TWN Info on WTO and Trade Issues (Jun05/3)

15 June 2005


The Special Session on agriculture, mainly involving negotiations on maket access issues (the tariff reduction formula and special products and special safeguard mechanism) took place on 30 May to 3 June at the WTO.

Below is a report with a summary of some of the main developments during the week. This is the third report on the agriculture week.

This report was published in the South North Development Monitor (SUNS) of 6 June 2005.

With best wishes

Martin Khor


WTO Agriculture Negotiations on Market Access Issues 30 May-3 June 2005

By Kanaga Raja (SUNS), Geneva, 3 June 2005

The Special Session of the WTO Committee on Agriculture, at a week-long meeting (30 May to 3 June), discussed market access issues under the agriculture framework of the 'July package' including the tariff reduction formula, sensitive products, special products, and various types of safeguards.

The meetings were conducted in informal mode under the socalled 'Room D' process (held in a smaller room at the WTO but open to all interested members). Members also briefly took up the domestic support issue of Green Box subsidies, a subject that was left over from the April meetings of the Special Session.

A formal meeting of the Special Session of the Committee on Agriculture was held on 3 June.

At the end of the formal session, the Chair of the Special Session of the Committee on Agriculture, Tim Groser, who is continuing to chair the talks until the end of July, said that he remained "deadly serious" about producing a "first approximation" by the end of July even though a number of difficulties remain.

Groser said the "first approximation" that he intends to produce at the end of July will not be full "modalities", but a further step towards it. He described it as the August 2004 framework plus what he would identify as further convergence on all three pillars (market access, domestic support and export subsidies). He said there would be other issues that members have raised (he did not mention any) that would have to wait. This would not mean that these issues are ignored - simply that there is no convergence.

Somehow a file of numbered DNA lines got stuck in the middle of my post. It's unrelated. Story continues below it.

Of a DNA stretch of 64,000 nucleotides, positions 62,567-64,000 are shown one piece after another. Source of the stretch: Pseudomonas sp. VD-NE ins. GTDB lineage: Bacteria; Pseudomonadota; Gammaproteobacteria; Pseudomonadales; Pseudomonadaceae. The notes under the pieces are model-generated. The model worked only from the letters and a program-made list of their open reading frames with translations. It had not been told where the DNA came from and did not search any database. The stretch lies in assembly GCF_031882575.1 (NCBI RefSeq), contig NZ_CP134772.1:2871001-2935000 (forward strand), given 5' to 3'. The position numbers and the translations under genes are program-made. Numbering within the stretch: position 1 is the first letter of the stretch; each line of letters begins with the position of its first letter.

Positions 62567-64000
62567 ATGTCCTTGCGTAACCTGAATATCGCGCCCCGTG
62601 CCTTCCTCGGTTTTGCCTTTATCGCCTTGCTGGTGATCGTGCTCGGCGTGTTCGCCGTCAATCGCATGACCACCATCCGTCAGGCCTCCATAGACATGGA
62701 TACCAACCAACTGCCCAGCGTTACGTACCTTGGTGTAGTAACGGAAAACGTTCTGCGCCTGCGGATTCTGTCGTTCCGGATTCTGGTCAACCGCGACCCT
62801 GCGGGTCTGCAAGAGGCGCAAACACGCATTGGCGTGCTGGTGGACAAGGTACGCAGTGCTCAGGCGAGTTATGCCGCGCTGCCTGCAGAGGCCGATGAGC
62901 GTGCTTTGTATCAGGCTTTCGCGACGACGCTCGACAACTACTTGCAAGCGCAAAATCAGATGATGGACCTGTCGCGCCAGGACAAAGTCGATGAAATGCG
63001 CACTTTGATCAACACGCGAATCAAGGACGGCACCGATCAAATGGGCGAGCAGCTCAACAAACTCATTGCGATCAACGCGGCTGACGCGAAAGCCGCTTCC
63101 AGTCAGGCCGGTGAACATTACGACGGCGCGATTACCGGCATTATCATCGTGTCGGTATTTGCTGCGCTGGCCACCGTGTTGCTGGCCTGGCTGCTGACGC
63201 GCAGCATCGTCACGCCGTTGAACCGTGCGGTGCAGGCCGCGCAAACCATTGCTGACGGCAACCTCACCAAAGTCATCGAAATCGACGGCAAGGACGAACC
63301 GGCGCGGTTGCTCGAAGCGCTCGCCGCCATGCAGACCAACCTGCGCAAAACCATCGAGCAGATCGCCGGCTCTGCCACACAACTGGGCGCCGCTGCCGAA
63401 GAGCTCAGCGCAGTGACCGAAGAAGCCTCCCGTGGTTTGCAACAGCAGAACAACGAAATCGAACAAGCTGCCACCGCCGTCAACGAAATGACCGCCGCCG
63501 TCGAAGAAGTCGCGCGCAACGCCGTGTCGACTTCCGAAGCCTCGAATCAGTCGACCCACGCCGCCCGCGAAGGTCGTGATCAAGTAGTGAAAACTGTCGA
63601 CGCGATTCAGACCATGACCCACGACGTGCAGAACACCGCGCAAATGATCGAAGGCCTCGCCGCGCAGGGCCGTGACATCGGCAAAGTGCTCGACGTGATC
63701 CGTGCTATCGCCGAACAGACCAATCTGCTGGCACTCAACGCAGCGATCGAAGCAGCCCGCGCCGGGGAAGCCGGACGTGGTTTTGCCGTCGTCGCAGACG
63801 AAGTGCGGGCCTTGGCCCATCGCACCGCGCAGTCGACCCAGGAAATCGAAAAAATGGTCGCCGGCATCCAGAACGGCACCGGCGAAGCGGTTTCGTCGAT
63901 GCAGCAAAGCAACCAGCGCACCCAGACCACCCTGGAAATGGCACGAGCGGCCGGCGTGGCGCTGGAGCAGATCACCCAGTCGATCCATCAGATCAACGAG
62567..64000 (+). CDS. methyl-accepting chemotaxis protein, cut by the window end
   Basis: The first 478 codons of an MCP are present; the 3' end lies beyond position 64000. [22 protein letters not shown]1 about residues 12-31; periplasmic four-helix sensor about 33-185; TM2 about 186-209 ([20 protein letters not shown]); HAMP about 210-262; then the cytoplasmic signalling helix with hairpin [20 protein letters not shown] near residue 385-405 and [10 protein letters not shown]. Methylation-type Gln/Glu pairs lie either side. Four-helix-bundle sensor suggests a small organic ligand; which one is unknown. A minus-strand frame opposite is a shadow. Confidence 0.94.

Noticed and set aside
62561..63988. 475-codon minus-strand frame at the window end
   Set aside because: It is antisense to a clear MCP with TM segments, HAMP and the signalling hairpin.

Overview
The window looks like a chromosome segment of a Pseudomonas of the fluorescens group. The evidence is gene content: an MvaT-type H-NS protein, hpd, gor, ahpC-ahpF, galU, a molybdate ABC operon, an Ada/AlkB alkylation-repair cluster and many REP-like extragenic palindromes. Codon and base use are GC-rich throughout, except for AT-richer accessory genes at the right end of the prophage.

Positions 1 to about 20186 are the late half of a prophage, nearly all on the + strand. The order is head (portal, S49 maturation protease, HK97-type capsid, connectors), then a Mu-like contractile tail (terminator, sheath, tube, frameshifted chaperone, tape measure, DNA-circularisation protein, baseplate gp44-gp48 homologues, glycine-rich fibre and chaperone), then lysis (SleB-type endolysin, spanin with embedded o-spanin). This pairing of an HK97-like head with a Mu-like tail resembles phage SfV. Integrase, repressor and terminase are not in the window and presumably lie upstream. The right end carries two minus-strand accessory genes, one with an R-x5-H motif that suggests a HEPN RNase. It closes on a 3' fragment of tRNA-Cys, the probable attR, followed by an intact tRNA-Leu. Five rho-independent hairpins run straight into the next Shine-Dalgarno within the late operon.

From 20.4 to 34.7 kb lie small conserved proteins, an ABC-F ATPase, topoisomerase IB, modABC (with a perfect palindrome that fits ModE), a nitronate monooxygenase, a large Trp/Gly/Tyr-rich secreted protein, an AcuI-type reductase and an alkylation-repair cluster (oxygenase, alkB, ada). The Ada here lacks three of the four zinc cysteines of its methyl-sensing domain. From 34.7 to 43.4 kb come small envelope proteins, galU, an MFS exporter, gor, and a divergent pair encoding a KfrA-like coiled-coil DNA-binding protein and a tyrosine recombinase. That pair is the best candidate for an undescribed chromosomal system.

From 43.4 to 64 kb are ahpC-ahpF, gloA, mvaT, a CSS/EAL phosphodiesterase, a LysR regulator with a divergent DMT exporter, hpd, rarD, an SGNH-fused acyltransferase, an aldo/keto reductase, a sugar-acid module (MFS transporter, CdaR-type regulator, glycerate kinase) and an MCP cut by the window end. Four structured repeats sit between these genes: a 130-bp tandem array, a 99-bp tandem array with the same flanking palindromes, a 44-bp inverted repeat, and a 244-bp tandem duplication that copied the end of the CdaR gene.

Acknowledging the large task ahead, Groser reminded delegations that in early June 2004 many were sceptical about members' ability to agree on the framework, and yet the framework was agreed. "It's amazing what can be done with people of good will," he said.

He noted that some developed and developing country members had privately expressed their concern that some issues seemed to be going backwards because of some "very strong proposals" from some developing countries, a pessimism which he said, he did not share. He however did not mention which proposals were causing concern to some countries.

But Groser said that these proposals are a voice of the developing world that has to be heard. He urged members not to be too concerned about the difficulty. "Negotiations are about adjusting expectations," and the result of a negotiation has never been the same as a proposal submitted at the beginning of the process, he added. Some people believe that a good negotiator is a tough negotiator, he said. "I've never seen a tough negotiator who is any use at all because all they can say is 'no'." Therefore, members should listen to each other, and not just at the technical level, he said.